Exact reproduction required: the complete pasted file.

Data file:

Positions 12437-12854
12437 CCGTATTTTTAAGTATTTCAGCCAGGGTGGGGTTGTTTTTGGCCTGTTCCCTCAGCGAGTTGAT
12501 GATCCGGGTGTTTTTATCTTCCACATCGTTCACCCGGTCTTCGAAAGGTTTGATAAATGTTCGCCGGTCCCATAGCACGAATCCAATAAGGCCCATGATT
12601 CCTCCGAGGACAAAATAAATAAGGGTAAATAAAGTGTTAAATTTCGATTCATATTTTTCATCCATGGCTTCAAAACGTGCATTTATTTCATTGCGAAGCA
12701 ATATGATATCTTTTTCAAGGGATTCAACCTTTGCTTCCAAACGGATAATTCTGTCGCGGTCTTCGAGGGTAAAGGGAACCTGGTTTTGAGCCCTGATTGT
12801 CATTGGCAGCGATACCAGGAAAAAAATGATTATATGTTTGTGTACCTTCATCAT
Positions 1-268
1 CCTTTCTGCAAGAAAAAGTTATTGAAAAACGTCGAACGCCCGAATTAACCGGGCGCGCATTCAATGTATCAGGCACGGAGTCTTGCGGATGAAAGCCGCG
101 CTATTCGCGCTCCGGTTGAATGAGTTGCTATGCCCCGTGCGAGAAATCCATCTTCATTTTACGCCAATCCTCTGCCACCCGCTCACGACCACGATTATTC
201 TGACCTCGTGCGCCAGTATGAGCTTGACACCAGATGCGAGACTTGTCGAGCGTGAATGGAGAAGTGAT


Positions 12437-12854
12437 CCGTATTTTTAAGTATTTCAGCCAGGGTGGGGTTGTTTTTGGCCTGTTCCCTCAGCGAGTTGAT
12501 GATCCGGGTGTTTTTATCTTCCACATCGTTCACCCGGTCTTCGAAAGGTTTGATAAATGTTCGCCGGTCCCATAGCACGAATCCAATAAGGCCCATGATT
12601 CCTCCGAGGACAAAATAAATAAGGGTAAATAAAGTGTTAAATTTCGATTCATATTTTTCATCCATGGCTTCAAAACGTGCATTTATTTCATTGCGAAGCA
12701 ATATGATATCTTTTTCAAGGGATTCAACCTTTGCTTCCAAACGGATAATTCTGTCGCGGTCTTCGAGGGTAAAGGGAACCTGGTTTTGAGCCCTGATTGT
12801 CATTGGCAGCGATACCAGGAAAAAAATGATTATATGTTTGTGTACCTTCATCAT
Positions 1-268
1 CCTTTCTGCAAGAAAAAGTTATTGAAAAACGTCGAACGCCCGAATTAACCGGGCGCGCATTCAATGTATCAGGCACGGAGTCTTGCGGATGAAAGCCGCG
101 CTATTCGCGCTCCGGTTGAATGAGTTGCTATGCCCCGTGCGAGAAATCCATCTTCATTTTACGCCAATCCTCTGCCACCCGCTCACGACCACGATTATTC
201 TGACCTCGTGCGCCAGTATGAGCTTGACACCAGATGCGAGACTTGTCGAGCGTGAATGGAGAAGTGAT